She's put together regulation kits (that she's used herself) for teachers to use with students who are experiencing stress and anxiety. Each "CALM-ing" kit includes a two-minute timer, fidget toolboxes, storage crates, breathing spheres, art supplies and more.

Kaiya's GoFundMe goal is to send a kit to every teacher in every school in the Pasco School District in Washington where she lives.

To help Kaiya achieve her goal, visit Staying C.A.L.M: Regulation Kits for Kids.

Image courtesy of Julie Tarman

3. Library for a high school heritage Spanish class

Julie Tarman is a high school Spanish teacher in Sacramento, California, who hopes to raise enough money to create a Spanish language class library.

The school is in a low-income area, and although her students come from Spanish-speaking homes, they need help building their fluency, confidence, and vocabulary through reading Spanish language books that will actually interest them.

Julie believes that creating a library that affirms her students' cultural heritage will allow them to discover the joy of reading, learn new things about the world, and be supported in their academic futures.

To support Julie's GoFundMe, visit Library for a high school heritage Spanish class.

Do YOU have an idea for a fundraiser that could make a difference? Upworthy and GoFundMe are celebrating ideas that make the world a better, kinder place. Visit upworthy.com/kindness to join the largest collaboration for human kindness in history and start your own GoFundMe.

Image is a representation of the grandfather, not the anonymous subject of the story.

Eight years a go, a grandfather in Michigan wrote a powerful letter to his daughter after she kicked out her son out of the house for being gay. It's so perfectly written that it crops up on social media every so often.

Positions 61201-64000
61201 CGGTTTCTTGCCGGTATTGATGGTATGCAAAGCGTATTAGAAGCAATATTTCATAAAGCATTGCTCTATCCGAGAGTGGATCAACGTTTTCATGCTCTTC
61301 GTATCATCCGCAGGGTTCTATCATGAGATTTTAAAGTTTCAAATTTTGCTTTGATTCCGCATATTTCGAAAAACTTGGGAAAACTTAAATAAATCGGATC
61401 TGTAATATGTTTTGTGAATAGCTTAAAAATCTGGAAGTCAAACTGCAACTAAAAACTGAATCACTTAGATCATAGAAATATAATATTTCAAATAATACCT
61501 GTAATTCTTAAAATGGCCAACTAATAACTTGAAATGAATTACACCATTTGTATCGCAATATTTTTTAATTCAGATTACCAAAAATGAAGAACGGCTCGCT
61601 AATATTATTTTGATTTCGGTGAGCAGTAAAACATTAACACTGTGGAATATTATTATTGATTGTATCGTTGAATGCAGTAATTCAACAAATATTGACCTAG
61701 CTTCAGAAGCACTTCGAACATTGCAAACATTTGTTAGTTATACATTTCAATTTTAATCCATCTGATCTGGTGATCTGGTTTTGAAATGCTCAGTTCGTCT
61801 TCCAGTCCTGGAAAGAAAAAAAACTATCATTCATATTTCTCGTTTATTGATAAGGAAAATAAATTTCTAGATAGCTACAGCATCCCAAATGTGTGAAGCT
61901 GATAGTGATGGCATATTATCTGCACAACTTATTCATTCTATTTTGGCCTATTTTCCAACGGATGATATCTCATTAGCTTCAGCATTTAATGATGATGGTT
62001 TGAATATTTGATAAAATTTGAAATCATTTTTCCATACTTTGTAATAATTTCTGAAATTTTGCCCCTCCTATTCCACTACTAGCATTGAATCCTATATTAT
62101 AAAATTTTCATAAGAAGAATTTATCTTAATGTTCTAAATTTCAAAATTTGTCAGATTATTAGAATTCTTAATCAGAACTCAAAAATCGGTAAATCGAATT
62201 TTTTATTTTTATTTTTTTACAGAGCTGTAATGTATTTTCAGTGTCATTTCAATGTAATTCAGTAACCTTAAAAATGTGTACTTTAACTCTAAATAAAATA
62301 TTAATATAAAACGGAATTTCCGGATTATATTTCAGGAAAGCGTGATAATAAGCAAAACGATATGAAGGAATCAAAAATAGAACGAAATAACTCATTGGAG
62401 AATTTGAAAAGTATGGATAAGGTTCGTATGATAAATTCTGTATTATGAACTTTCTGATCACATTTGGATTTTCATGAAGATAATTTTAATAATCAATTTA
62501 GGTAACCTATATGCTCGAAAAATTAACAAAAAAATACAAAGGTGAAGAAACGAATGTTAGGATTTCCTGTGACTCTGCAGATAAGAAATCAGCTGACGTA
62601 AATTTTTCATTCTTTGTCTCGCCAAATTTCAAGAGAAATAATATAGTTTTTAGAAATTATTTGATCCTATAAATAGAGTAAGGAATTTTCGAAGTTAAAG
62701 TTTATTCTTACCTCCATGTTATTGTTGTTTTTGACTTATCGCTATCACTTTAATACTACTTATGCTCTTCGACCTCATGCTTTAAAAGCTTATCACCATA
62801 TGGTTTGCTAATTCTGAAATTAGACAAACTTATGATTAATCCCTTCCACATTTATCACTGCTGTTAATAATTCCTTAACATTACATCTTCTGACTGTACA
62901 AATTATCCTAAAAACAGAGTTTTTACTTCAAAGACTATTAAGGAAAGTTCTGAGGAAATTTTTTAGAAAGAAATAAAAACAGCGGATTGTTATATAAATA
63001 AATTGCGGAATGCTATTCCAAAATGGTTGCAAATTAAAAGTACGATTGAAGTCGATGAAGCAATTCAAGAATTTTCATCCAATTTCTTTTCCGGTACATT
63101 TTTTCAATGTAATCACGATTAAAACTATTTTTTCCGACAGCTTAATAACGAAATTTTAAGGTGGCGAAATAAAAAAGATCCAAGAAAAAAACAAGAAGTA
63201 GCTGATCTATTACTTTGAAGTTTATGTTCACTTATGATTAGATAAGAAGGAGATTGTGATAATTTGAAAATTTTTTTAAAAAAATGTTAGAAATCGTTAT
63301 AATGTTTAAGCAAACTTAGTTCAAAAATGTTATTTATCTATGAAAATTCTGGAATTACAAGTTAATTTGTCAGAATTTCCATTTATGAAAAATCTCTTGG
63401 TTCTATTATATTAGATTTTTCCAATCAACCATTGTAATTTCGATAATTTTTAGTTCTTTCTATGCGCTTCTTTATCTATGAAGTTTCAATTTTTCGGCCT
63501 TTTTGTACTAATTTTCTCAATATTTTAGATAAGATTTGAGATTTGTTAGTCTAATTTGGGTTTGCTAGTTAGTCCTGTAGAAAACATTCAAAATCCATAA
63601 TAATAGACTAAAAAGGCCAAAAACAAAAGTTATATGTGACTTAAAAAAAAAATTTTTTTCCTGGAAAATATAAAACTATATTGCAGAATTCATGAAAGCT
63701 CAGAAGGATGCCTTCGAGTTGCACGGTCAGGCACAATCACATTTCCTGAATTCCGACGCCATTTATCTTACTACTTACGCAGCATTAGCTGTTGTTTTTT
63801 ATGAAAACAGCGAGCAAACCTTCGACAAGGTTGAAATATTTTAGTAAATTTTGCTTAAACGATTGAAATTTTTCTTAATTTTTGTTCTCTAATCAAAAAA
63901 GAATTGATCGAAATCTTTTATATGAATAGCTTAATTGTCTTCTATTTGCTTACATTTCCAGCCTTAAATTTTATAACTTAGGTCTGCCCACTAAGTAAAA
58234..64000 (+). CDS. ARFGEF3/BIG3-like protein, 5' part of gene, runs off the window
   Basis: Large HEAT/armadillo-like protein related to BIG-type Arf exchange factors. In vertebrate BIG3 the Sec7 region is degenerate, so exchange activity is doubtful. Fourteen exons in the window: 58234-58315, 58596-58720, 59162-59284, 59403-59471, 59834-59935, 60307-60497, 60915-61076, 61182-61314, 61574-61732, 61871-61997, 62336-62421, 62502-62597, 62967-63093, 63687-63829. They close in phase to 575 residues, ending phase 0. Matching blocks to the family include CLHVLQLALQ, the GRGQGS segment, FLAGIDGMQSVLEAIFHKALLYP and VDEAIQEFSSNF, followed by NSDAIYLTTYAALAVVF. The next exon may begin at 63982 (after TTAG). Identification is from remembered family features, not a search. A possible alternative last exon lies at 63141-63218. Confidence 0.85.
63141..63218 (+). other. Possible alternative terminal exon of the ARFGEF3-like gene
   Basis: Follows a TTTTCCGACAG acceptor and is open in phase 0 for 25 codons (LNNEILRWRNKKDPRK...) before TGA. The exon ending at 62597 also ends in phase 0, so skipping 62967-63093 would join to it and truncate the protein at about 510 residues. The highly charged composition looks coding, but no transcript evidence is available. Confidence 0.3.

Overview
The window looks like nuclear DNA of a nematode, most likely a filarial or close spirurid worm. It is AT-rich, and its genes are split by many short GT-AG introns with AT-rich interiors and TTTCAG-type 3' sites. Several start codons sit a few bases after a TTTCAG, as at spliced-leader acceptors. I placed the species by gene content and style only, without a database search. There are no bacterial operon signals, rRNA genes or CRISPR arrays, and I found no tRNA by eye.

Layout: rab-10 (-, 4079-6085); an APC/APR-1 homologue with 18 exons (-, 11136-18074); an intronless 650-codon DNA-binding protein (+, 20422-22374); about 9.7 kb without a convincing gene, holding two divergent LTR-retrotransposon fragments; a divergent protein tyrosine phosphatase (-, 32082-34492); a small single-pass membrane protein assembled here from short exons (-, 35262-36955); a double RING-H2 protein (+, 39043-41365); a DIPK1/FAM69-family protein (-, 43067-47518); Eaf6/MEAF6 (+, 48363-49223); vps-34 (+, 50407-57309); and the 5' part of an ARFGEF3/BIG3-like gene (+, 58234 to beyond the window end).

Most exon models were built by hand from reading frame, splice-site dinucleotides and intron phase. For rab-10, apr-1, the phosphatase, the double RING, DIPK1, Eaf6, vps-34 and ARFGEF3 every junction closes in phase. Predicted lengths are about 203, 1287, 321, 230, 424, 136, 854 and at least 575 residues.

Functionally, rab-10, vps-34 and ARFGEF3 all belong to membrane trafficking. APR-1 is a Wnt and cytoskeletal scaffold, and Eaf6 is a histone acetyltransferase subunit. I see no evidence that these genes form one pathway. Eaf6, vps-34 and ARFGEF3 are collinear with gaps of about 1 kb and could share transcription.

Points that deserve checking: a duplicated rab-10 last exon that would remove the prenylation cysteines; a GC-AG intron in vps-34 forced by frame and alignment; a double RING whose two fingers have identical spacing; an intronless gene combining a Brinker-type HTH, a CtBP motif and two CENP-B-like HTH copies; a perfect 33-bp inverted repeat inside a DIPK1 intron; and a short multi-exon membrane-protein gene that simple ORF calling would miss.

The letter is beautiful because it's written by a man who may not be with the times, but his heart is in the right place.

It first appeared on the Facebook page FCKH8 and a representative told Gawker that the letter was given to them by Chad, the 16-year-old boy referenced in the letter.

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When a pet is admitted to a shelter it can be a traumatizing experience. Many are afraid of their new surroundings and are far from comfortable showing off their unique personalities. The problem is that's when many of them have their photos taken to appear in online searches.

Chewy, the pet retailer who has dedicated themselves to supporting shelters and rescues throughout the country, recognized the important work of a couple in Tampa, FL who have been taking professional photos of shelter pets to help get them adopted.

"If it's a photo of a scared animal, most people, subconsciously or even consciously, are going to skip over it," pet photographer Adam Goldberg says. "They can't visualize that dog in their home."

Adam realized the importance of quality shelter photos while working as a social media specialist for the Humane Society of Broward County in Fort Lauderdale, Florida.

"The photos were taken top-down so you couldn't see the size of the pet, and the flash would create these red eyes," he recalls. "Sometimes [volunteers] would shoot the photos through the chain-link fences."

That's why Adam and his wife, Mary, have spent much of their free time over the past five years photographing over 1,200 shelter animals to show off their unique personalities to potential adoptive families. The Goldbergs' wonderful work was recently profiled by Chewy in the video above entitled, "A Day in the Life of a Shelter Pet Photographer."